One study demonstrated that daily supplementation with 200 mg of Q10 for three months reduced oxidative stress and lowered the risk of atherosclerosis and cardiovascular disease.
Statins and Q10
Most diabetics take statins to lower their cholesterol. These drugs also inhibit the body’s endogenous production of Q10. In their meta-analysis, the scientists address the fact that diabetics already have reduced levels of Q10 in their heart muscle tissue compared with the levels found in healthy individuals. The lack of Q10 may also explain why diabetics have higher cardiovascular mortality. Q10 is of vital importance to the heart and its ability to produce energy for around-the-clock pumping. Also, Q10’s role as an antioxidant enables it to protect against oxidative stress. The unwanted side effects of taking statins can be compensated for with a Q10 supplement. The Meta-analysis is published in Endocrinology, Diabetes & Metabolism.
Q10 supplements must have the right quality
It is difficult for the digestive system to absorb Q10. For that reason, it is essential to choose a Q10 preparation with documented bioavailability. Most studies of Q10 and diabetes have been conducted using a daily dose of 200 mg. For optimal utilization of the compound, it is a good idea to split this dose into two doses of 100 mg each.
New dietary guidelines for diabetics suggest fewer carbohydrates
Since the 1970’s, diabetics have been advised to stick with a low-fat diet with bread, potatoes, and other carbohydrate sources. However, a new Danish study has shown that is it better to cut back on dietary carbohydrates and this study supports earlier American research. Diabetics may even benefit from eating a typical Stone Age diet or anti-inflammatory diet. There are many recipe books about these diets on the market.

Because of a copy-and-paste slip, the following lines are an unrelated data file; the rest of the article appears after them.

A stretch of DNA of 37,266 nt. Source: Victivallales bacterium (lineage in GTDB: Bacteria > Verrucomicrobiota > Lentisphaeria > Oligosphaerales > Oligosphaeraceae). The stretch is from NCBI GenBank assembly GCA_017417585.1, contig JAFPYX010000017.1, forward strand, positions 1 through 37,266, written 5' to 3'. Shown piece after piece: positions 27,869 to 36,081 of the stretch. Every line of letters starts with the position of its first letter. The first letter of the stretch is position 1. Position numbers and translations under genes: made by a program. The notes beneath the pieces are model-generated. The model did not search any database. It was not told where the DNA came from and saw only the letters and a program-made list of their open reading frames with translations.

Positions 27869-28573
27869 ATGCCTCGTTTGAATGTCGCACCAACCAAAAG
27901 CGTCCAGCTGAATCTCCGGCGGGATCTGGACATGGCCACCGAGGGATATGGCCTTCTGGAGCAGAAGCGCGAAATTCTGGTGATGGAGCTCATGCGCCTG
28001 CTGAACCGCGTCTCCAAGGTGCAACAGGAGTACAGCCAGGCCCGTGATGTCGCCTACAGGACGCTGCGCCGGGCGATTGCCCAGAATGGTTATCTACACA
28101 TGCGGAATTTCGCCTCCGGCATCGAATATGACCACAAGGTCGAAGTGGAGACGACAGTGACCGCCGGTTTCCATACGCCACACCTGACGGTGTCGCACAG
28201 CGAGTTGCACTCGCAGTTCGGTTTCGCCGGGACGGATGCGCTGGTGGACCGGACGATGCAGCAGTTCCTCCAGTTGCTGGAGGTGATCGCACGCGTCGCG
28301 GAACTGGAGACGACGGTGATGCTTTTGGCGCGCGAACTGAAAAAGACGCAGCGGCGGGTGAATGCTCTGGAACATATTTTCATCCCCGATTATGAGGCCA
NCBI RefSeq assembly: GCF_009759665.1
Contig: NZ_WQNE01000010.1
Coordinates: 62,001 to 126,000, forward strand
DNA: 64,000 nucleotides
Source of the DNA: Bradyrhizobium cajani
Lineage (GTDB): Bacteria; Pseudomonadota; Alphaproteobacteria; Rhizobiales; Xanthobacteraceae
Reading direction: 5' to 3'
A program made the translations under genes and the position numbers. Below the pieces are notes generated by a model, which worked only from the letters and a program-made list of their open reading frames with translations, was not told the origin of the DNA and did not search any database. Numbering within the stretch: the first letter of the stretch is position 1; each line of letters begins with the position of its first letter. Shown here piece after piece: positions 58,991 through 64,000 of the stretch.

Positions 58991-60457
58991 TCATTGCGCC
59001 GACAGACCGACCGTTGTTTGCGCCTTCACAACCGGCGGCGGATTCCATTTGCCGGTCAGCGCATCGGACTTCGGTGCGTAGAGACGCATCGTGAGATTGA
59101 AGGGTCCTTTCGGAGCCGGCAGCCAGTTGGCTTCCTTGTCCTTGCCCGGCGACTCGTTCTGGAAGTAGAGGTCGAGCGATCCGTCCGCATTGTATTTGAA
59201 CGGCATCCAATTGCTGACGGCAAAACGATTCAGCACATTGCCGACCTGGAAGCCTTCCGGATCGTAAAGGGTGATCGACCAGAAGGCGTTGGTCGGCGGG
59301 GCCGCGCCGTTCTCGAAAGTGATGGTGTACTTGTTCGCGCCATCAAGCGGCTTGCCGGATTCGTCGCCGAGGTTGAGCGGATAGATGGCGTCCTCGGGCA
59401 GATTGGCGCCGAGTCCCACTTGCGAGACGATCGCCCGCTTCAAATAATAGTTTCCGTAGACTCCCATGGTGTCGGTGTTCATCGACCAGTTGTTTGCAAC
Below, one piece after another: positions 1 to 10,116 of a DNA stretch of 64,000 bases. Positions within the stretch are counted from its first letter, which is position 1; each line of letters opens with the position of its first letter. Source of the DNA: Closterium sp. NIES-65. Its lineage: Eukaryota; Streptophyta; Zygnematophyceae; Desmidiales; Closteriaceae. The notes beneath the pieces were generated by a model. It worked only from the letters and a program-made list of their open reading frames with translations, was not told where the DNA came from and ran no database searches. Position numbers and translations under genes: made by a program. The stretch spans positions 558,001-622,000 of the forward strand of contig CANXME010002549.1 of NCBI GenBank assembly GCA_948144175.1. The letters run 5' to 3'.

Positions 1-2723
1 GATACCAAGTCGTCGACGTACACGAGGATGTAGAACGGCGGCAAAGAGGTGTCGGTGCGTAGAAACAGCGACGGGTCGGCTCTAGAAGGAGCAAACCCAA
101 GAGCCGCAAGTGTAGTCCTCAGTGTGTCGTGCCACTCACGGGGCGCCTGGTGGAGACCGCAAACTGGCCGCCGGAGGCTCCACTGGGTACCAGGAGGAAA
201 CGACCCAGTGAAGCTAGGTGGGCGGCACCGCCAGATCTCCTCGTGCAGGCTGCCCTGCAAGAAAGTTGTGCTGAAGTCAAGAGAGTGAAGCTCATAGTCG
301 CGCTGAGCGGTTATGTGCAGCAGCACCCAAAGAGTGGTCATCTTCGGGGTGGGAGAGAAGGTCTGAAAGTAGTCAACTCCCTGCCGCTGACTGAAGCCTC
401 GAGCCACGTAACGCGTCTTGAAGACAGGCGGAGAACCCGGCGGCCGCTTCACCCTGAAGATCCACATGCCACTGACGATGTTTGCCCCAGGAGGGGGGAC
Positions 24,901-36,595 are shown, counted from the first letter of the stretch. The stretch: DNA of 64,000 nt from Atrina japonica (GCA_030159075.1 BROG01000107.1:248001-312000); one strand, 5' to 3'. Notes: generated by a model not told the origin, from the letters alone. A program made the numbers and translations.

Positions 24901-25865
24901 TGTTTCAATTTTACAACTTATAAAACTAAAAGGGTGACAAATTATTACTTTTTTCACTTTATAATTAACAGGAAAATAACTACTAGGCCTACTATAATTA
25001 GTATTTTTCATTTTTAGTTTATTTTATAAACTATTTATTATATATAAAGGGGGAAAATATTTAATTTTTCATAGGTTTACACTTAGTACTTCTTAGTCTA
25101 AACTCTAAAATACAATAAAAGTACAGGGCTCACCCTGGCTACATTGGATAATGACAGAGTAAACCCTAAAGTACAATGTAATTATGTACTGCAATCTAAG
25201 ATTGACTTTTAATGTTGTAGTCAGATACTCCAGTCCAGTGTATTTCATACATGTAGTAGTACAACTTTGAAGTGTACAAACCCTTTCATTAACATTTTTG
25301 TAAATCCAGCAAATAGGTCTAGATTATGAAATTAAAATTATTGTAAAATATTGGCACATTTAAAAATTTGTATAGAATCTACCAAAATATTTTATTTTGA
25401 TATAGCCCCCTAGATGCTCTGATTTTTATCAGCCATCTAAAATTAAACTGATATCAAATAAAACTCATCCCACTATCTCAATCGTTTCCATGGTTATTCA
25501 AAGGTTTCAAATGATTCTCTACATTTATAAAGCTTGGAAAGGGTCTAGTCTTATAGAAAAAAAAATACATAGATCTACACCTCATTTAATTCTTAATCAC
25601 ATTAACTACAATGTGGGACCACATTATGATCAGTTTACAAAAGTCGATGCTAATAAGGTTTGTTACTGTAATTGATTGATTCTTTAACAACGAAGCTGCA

Yoana Rabanal-Ruiz, Emilio Lianos-Gonzáles and Francisco Javier Alcain. The Use of Coenzyme Q10 in Cardiovascular Diseases. Antioxidants 10 May 2021
Phiwayinkosi V. Dludia et al. The impact of coenzyme Q10 on metabolic and cardiovascular disease profiles in diabetic patients: A systematic review and meta-analysis of randomized controlled trials. Endocrinology, Diabetes & Metabolism
Sabbatinelli et al. Ubiquinol Ameliorates Endothelial Dysfunction in Subjects with Mild-to-Moderate Dyslipidemia: A Randomized Clinical Trial. Nutrients
Bispebjerg Hospital. Færre kulhydrater forbedrer type-2 diabetikeres evne til at regulere blodsukkeret. Nyhedsbrev 10. august 2019
Mads J Skytte et al. A Carbohydrate-reduced high-protein diet improves HbA1c and liver fat content in weight stable participants with type 2 diabetes: a randomized trial. Diabetologica. First online 23 July 2019
Pernille Lund: Q10 - fra helsekost til epokegørende medicin. Ny Videnskab 2014
Pernille Lund. Sådan får du styr på dit blodsukker og din vægt. Ny videnskab 2013